To determine whether forest trees are differentiated in terms of reproductive schedules among populations under different environmental conditions within a species, we studied three populations of Japanese subalpine snow-fir, Abies mariesii, located at different altitudes (1000, 1250 and 1400 m) on Mt. Hakkoda in northern Japan. We examined life-history schedules, including lifetime growth trajectories, reproductive maturation timing and size-dependent resource allocation to reproduction. With increasing altitude, the asymptotic maximum size of trees decreased and trees approached their maximum size at younger ages: a substantial reduction in tree growth occurred earlier and life span tended to become shorter with increasing altitude. We found that trees advance their reproductive schedules at higher sites in relation to both maturation timing (size, age and whole-tree growth rate at typical reproductive onset) and resource allocation (reproductive biomass and reproductive effort), coinciding with a general prediction of life-history theory. The rate of growth in height, which was increasing, tended to decrease at around the height at which most trees produced cones, and this height was much less with increased altitude. We propose a new hypothesis that life historical adaptation - that is, earlier resource allocation to reproduction at higher sites - is one of the reasons why trees are smaller at higher altitudes.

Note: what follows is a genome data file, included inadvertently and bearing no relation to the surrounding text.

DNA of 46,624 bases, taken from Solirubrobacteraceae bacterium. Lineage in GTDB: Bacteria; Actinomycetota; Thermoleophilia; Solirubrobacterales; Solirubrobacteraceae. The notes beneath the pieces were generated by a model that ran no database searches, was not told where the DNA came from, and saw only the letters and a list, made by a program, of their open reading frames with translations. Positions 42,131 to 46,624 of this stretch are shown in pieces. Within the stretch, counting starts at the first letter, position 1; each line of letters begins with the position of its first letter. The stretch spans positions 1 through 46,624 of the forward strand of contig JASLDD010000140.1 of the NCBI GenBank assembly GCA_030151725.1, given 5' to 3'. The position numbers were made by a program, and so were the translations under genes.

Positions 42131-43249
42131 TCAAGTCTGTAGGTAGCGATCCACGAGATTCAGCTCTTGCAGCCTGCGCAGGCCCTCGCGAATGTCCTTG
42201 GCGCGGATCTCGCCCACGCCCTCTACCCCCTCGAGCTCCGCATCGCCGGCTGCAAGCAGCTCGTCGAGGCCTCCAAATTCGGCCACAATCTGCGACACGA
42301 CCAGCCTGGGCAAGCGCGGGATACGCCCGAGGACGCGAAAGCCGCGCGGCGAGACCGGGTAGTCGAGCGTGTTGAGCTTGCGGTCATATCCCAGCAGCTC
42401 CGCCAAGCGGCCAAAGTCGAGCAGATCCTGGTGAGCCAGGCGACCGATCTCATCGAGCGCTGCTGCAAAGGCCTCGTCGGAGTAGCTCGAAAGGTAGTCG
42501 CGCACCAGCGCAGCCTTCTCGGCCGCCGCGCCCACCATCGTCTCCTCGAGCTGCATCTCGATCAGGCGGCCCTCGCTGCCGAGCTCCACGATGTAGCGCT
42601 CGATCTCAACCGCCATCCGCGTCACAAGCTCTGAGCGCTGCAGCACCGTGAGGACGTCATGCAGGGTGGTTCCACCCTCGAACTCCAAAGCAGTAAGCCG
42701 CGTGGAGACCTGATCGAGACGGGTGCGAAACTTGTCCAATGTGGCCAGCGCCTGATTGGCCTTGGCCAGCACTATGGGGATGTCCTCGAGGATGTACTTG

|ジャーナル||Evolutionary Ecology Research|
|出版ステータス||Published - 2003 7 1|
ASJC Scopus subject areas
- Ecology, Evolution, Behavior and Systematics